Skip to main content

Liquid Milk

Volume 79: debated on Thursday 16 May 1985

The text on this page has been created from Hansard archive content, it may contain typographical errors.


asked the Minister of Agriculture, Fisheries and Food when he expects a decision from the European Court on the dispute over the importation of fresh liquid milk into the United Kingdom from the continent.

If the Commission application to the court goes ahead in accordance with its recent announcement, I would expect a decision in about a year.

Will my hon. Friend continue his heroic efforts, by every legal means open to him, to prevent this importation? Will he bear in mind, however, that the United Kingdom stands to gain more than any other member of the Community from the strict application of the rule of law within the Community? Will he remember that the doorstep delivery of milk has an importance going well beyond the dairy industry? Will he, therefore, consult his Government colleagues to ensure that our system of doorstep delivery continues, even if we eventually get imports of liquid milk?

The answer to the first part of my hon. Friend's supplementary question is that we have told the Commission that, in our view, the best course is to seek a Community-wide solution via a directive on heat-treated milk. In the absence of such a directive, we consider that our public health controls are necessary, and we shall, therefore, be defending the case.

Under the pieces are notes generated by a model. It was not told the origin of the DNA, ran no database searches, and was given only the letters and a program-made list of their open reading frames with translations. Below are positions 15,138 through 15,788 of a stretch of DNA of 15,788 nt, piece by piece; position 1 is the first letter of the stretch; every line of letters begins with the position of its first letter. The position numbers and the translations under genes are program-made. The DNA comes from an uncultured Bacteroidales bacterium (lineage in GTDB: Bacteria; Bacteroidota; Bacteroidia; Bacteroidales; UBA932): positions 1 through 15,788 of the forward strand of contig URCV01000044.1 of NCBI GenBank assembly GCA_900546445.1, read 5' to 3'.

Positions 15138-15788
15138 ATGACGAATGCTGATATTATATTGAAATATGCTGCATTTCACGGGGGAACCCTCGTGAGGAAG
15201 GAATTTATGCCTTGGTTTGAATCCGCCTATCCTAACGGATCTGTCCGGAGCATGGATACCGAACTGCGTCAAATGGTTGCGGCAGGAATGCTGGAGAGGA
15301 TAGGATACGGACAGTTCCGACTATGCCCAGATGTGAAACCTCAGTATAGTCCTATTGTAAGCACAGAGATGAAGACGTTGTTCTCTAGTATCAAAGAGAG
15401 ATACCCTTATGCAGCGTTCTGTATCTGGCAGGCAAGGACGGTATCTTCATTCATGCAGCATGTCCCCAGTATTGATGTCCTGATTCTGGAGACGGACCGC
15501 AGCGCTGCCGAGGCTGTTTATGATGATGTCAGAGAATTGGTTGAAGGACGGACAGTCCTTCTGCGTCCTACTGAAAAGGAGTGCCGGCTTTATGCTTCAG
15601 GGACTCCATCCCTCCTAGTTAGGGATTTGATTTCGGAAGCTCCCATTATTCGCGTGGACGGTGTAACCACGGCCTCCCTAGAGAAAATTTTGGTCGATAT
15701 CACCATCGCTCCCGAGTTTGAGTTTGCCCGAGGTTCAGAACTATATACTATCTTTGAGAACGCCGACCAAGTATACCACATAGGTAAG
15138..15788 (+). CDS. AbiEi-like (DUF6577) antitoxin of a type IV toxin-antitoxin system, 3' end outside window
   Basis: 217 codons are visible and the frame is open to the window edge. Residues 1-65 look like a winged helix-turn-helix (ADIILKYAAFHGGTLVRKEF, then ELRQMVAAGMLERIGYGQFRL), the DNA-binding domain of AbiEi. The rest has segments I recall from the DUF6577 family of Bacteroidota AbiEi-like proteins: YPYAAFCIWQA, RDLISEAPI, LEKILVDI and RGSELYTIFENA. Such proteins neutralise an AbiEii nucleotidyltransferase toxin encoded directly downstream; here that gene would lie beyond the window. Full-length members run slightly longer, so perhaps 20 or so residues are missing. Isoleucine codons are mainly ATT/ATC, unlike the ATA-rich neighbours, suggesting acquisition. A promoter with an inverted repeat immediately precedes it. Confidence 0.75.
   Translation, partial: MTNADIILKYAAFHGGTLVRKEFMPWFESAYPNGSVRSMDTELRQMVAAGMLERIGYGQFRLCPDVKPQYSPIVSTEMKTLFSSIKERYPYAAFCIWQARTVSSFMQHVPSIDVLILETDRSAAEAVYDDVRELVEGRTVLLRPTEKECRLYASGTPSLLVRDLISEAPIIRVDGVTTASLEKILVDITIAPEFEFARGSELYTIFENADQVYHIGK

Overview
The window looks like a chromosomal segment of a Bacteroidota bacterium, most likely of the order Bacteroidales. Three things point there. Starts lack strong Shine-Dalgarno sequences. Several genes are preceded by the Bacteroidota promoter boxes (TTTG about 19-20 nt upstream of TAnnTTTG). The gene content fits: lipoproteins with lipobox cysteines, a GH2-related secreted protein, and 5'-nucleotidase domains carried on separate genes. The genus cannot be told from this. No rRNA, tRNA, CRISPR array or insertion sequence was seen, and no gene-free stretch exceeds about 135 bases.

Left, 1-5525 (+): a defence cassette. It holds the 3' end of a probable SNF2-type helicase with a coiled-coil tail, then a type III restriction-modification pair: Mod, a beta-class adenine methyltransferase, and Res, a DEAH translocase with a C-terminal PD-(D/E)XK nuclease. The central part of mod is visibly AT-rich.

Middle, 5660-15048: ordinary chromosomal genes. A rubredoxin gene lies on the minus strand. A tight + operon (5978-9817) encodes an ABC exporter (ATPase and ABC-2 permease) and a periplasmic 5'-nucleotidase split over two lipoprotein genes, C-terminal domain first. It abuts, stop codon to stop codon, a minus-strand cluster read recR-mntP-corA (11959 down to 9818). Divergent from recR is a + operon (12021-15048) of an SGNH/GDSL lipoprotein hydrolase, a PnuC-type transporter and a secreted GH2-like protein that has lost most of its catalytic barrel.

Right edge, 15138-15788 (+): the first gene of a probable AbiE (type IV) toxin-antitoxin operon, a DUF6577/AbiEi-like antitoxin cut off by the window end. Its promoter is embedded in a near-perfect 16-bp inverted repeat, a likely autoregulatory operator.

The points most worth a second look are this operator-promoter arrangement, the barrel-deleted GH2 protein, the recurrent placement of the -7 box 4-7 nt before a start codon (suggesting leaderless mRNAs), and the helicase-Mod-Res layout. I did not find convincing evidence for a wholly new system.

I entirely agree with my hon. Friend that we are among the member states which are persistently arguing that the Community rules and regulations must be observed by all member states. Therefore, we must do the same ourselves if we are to succeed with that argument.

The best way in which doorstep delivery can be maintained is by keeping the excellent service and by our dairy industry remaining highly competitive. The House will recall that we had a considerable debate about imports of UHT and sterilised milk, when many fears were expressed about doorstep deliveries being undermined. That has proved not to be the case. Because of the competitiveness of our industry, there have been very few imports of that kind.

As the Minister of Agriculture, Fisheries and Food has repeatedly informed me in recent months that there is a surplus of milk in the United Kingdom, why should there be any question of importing fresh milk into this country? I urge the Minister to bear in mind the danger, to which reference has been made, to the distribution of milk to the doorstep and the consequent danger to employees in the industry. In other words, is he aware that if fresh milk is allowed to be imported our already massive unemployment will be made that much higher?

Our concern about imports of this sort must, of course, be in relation to public health controls. However, if there is a Community-wide directive, as for all other products in the Common Market, there is free trade, provided that the public health controls are met. I repeat that the greatest strength of our dairy industry is its competitiveness, and the greatest hope for the doorstep delivery of milk is that that is what the consumer will continue to want. So far, all the fears about imports of other forms of milk have proved to be unjustified.

Is the Minister aware that, whatever the European Court may say, there will always be legitimate doubts about the health and hygiene standards of milk that may have been transported over long distances from warmer climates? May we have a categorical assurance that the Government will take all necessary steps to protect the health of our consumers, doorstep deliveries of milk and the interests of British dairy producers?

I have made it clear that we think that our controls are justified in the absence of a Community regime; and we shall do all that we can to persuade the court, if it comes to a court case.